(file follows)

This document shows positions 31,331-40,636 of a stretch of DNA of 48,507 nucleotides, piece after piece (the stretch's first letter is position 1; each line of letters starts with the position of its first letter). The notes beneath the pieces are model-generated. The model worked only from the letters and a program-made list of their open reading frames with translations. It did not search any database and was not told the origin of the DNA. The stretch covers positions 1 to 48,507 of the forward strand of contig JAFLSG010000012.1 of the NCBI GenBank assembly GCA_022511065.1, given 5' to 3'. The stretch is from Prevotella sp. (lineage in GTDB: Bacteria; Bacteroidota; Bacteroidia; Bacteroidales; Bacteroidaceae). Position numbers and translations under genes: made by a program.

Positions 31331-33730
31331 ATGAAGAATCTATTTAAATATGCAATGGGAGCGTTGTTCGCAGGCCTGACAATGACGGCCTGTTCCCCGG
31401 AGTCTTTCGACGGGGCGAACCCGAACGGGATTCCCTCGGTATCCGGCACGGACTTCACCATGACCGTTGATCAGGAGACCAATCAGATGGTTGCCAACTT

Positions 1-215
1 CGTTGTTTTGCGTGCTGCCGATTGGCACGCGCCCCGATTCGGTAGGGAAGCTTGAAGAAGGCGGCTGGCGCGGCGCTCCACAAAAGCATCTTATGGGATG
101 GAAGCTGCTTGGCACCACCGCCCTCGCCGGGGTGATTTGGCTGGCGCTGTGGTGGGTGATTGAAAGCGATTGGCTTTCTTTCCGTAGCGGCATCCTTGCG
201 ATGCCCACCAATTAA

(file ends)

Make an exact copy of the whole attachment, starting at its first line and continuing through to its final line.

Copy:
This document shows positions 31,331-40,636 of a stretch of DNA of 48,507 nucleotides, piece after piece (the stretch's first letter is position 1; each line of letters starts with the position of its first letter). The notes beneath the pieces are model-generated. The model worked only from the letters and a program-made list of their open reading frames with translations. It did not search any database and was not told the origin of the DNA. The stretch covers positions 1 to 48,507 of the forward strand of contig JAFLSG010000012.1 of the NCBI GenBank assembly GCA_022511065.1, given 5' to 3'. The stretch is from Prevotella sp. (lineage in GTDB: Bacteria; Bacteroidota; Bacteroidia; Bacteroidales; Bacteroidaceae). Position numbers and translations under genes: made by a program.

Positions 31331-33730
31331 ATGAAGAATCTATTTAAATATGCAATGGGAGCGTTGTTCGCAGGCCTGACAATGACGGCCTGTTCCCCGG
31401 AGTCTTTCGACGGGGCGAACCCGAACGGGATTCCCTCGGTATCCGGCACGGACTTCACCATGACCGTTGATCAGGAGACCAATCAGATGGTTGCCAACTT

Positions 1-215
1 CGTTGTTTTGCGTGCTGCCGATTGGCACGCGCCCCGATTCGGTAGGGAAGCTTGAAGAAGGCGGCTGGCGCGGCGCTCCACAAAAGCATCTTATGGGATG
101 GAAGCTGCTTGGCACCACCGCCCTCGCCGGGGTGATTTGGCTGGCGCTGTGGTGGGTGATTGAAAGCGATTGGCTTTCTTTCCGTAGCGGCATCCTTGCG
201 ATGCCCACCAATTAA